Even with political support, funded programmes and good eHealth infrastructure, many factors can still make integrated care difficult to deliver, by delaying change or limiting how far change can go. These include legal issues with data governance, resistance to change from individuals or professional bodies, cultural barriers to the use of technology, perverse financial incentives, and lack of skills. These factors need to be recognised early, and a plan developed to deal with them, so as to minimise their impact.
- Actions to remove barriers: legal, organisational, financial, skills considering the need to address the risk of health and social inequalities.
- Changes to the law concerning e.g., medical acts, information governance, data sharing –factors which may hold up innovation.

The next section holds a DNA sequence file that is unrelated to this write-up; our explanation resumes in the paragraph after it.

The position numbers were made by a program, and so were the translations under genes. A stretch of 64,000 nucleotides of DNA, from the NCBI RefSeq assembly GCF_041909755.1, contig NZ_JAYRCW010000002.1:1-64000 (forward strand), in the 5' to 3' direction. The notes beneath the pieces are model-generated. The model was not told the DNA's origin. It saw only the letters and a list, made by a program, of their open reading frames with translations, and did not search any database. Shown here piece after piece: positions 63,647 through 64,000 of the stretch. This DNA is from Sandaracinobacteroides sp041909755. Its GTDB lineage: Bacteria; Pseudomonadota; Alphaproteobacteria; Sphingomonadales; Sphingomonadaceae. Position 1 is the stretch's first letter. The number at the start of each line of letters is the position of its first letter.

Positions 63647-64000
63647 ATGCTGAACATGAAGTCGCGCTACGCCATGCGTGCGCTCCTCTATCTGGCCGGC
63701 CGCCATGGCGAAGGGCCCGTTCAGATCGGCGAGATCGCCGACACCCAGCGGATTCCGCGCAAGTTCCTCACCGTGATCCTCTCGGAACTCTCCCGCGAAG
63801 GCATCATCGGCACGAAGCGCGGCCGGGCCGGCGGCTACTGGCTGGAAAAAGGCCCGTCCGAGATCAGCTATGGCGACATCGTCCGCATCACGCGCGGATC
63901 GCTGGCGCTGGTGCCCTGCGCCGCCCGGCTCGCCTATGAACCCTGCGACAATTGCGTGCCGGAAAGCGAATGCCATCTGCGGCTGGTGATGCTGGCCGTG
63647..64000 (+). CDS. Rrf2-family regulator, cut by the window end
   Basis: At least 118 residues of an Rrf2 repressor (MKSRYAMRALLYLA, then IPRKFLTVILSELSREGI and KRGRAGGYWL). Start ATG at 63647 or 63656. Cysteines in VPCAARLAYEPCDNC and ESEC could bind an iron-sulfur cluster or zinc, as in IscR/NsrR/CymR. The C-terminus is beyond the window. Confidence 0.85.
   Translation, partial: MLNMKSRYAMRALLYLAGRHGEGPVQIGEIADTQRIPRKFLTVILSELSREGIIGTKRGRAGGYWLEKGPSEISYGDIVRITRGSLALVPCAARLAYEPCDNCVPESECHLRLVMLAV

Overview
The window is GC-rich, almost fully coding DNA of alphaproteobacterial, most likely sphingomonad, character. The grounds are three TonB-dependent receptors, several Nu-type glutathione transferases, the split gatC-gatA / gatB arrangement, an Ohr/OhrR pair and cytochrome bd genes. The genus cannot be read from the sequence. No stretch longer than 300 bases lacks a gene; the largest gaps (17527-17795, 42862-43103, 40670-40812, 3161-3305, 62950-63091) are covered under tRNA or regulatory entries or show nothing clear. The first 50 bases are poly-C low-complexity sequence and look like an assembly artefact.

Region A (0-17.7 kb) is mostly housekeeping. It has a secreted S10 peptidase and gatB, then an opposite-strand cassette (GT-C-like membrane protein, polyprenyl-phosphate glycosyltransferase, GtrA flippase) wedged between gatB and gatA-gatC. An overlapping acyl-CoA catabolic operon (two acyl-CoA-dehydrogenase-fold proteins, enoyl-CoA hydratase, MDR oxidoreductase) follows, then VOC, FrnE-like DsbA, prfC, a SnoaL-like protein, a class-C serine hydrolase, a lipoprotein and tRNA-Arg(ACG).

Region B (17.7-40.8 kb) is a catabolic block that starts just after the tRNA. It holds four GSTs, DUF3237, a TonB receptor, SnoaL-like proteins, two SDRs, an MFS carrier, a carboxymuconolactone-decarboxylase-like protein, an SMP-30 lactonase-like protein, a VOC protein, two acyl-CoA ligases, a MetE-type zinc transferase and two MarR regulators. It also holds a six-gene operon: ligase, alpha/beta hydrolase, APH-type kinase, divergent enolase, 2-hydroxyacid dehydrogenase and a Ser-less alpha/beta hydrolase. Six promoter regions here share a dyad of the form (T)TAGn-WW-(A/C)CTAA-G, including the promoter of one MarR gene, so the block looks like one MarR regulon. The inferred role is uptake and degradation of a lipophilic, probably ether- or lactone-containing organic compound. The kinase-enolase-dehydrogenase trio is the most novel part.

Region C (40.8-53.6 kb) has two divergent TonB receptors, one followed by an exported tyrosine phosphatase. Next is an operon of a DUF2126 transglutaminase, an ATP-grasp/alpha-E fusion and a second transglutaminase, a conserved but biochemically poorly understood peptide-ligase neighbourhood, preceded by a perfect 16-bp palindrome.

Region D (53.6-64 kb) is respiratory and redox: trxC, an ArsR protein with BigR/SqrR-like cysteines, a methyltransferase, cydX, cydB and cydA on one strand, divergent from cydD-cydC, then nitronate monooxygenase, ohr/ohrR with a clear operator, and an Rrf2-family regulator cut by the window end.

- Creation of new organisations or collaborations to encourage cross-boundary working (‘normative integration’).
- Changes to reimbursement to support behavioural change and process change.
- Education and training to increase understanding of innovations and technology-enabled care solutions in order to speed up solution delivery.
No awareness of the effects of inhibitors on integrated care.
Awareness of inhibitors but no systematic approach to their management is in place.
Strategy for removing inhibitors agreed at a high level.
Implementation Plan and process for removing inhibitors have started being implemented locally.
Solutions for removal of inhibitors developed and commonly used.
High completion rate of projects & programmes; inhibitors no longer an issue for service development.